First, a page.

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8.1: Introduction to Soil Health

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    Introduction to Soil Health

    (Adapted from NRCS, 2017)

    Soil health is also commonly referred to as, soil quality. As defined by the Natural Resource Conservation Service, soil health is “the continued capacity of soil to function as a vital living ecosystem that sustains plants, animals, and humans.” This concept identifies the fact that only “living” things can have health, thereby stressing the concept that a soil is a living ecosystem. As with all living entities, including living ecosystems, the only way to maintain life is through proper management.

    Soil is not simply an inert growing medium, but rather it is comprised of billions of biological organisms, ranging from microscopic to macroscopic in size. Together these organisms help to maintain the life of the soil, as well as many physical, chemical and biological factors. Therefore, soil is an ecosystem which can provide the following capabilities: (NRCS, 2017)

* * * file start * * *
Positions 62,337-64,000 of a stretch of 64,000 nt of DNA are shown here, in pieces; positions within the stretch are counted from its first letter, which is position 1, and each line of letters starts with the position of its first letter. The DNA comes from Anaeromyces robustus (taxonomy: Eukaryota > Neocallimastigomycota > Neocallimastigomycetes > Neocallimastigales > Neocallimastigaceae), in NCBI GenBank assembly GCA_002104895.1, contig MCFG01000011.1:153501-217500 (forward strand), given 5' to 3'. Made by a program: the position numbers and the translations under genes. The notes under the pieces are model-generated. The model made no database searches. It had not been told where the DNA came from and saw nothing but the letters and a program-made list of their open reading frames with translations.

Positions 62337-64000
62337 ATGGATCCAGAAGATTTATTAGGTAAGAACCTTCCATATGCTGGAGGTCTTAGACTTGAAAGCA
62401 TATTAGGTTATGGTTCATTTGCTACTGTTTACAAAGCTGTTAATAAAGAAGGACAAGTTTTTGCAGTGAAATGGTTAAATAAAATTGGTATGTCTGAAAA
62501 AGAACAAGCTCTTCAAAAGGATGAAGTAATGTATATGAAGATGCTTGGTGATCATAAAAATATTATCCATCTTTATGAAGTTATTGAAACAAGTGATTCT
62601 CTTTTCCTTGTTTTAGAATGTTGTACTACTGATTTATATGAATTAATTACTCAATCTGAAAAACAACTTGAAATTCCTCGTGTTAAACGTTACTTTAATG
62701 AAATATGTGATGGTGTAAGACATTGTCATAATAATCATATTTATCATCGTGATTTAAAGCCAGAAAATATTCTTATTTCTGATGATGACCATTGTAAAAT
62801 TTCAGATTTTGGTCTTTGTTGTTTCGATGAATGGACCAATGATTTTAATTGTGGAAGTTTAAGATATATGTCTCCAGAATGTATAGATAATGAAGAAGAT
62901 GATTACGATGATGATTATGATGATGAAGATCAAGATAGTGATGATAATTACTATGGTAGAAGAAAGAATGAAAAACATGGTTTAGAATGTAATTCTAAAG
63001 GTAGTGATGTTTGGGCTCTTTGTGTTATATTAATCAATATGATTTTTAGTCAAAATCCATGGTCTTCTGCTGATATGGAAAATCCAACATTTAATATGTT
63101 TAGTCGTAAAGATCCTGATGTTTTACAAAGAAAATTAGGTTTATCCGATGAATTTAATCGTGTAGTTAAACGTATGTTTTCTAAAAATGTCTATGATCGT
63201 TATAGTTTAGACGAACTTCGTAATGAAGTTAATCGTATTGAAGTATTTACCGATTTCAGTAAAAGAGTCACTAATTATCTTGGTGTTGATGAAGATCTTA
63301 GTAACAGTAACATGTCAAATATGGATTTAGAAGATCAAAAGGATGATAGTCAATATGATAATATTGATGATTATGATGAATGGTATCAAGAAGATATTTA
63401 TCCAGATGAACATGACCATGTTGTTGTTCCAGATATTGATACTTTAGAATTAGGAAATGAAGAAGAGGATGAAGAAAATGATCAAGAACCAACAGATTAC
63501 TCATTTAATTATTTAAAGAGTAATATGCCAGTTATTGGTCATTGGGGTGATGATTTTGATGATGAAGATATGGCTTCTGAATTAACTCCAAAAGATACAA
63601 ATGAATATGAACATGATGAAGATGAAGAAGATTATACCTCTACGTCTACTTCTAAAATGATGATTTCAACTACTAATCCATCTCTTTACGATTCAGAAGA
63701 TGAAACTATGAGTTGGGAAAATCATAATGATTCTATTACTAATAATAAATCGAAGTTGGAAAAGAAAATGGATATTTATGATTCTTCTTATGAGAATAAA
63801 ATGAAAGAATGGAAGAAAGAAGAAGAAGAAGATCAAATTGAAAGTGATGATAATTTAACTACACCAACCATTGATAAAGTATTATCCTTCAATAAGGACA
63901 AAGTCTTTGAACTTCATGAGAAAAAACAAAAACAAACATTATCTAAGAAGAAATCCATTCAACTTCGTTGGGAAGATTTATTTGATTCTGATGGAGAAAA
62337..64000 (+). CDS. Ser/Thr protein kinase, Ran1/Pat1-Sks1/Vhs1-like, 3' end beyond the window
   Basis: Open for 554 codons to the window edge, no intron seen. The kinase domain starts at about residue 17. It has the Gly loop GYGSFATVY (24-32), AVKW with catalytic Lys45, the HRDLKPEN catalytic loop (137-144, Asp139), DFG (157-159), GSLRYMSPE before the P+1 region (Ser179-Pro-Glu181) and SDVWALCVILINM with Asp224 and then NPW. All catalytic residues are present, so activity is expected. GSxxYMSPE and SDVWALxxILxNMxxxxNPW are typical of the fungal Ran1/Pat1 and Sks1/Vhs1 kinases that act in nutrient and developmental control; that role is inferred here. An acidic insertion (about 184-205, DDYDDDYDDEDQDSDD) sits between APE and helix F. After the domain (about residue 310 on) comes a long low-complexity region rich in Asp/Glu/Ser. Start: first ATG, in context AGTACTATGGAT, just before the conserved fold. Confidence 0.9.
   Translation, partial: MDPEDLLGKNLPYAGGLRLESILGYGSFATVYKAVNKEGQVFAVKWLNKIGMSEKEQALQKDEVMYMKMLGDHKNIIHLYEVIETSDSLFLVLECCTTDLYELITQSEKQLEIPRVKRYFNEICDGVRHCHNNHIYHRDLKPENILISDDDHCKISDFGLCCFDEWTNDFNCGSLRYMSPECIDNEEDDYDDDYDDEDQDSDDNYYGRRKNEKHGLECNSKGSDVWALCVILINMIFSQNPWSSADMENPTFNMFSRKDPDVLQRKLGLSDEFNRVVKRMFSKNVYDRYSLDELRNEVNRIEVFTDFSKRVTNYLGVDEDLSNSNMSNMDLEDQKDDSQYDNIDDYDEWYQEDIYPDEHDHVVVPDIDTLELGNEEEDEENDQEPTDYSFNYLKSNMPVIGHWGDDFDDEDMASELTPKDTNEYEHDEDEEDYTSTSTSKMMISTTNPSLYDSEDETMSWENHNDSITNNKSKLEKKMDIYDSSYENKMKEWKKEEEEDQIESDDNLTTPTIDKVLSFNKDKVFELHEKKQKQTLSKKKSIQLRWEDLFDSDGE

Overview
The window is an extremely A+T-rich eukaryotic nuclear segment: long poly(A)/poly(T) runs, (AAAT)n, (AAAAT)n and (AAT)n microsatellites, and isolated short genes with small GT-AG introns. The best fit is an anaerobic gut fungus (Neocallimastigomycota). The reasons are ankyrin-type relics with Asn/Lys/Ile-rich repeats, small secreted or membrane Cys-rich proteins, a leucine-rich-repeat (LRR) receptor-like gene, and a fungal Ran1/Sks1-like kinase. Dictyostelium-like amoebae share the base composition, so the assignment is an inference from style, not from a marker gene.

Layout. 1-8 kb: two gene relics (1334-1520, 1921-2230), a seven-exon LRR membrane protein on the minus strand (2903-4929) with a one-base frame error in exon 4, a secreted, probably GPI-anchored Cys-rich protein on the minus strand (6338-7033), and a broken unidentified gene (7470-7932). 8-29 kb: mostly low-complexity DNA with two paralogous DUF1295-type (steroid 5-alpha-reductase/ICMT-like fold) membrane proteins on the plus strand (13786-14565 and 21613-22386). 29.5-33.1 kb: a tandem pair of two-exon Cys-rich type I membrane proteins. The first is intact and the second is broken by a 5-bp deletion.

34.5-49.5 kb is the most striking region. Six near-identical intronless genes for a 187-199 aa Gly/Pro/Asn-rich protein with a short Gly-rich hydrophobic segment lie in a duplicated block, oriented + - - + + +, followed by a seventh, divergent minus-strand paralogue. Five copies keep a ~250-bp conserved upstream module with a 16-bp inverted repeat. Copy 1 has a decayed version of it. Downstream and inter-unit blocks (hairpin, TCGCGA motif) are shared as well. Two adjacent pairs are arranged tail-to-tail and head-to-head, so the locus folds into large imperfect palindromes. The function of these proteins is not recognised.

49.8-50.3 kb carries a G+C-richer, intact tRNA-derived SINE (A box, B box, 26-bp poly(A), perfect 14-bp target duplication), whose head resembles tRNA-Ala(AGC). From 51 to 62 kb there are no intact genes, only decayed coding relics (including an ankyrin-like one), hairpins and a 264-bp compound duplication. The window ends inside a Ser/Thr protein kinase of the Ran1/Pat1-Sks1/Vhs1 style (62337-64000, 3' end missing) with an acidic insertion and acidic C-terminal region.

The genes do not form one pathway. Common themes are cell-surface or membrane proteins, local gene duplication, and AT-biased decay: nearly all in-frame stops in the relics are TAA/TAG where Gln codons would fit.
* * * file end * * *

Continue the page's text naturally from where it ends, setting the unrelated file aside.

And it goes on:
1. Regulating water - Soil helps control where rain, snowmelt, and irrigation water goes. Water and dissolved solutes flow over the land or into and through the soil.
    2. Sustaining plant and animal life - The diversity and productivity of living things depends on soil.
    3. Filtering and buffering potential pol utants - The minerals and microbes in soil are responsible for filtering, buffering, degrading, immobilizing, and detoxifying organic and inorganic materials, including industrial and municipal by-products and atmospheric deposits.
    4. Cycling nutrients - Carbon, nitrogen, phosphorus, and many other nutrients are stored, transformed, and cycled in the soil.
    5. Physical stability and support - Soil structure provides a medium for plant roots. Soils also provide support for human structures and protection for archeological treasures.

    The capabilities of a soil are determined by both inherent and dynamic properties/qualities within the soil. Inherent soil quality is, “a soil’s natural ability to function.” An example of an inherent soil property/quality is how a sandy texture soil drains faster than a clayey texture soil, or how a deep soil has more space for root growth compared to a soil with bedrock at or near the surface. Essentially the idea behind inherent properties/qualities is that these characteristics do not change easily. On the contrary, dynamic soil quality is, “how soil changes depending on how it is managed.” Management decisions and efforts can affect factors such as the amount of soil organic matter, soil structure, and water and nutrient holding capacity. Thus, dynamic soil quality is directly affected by inherent soil quality.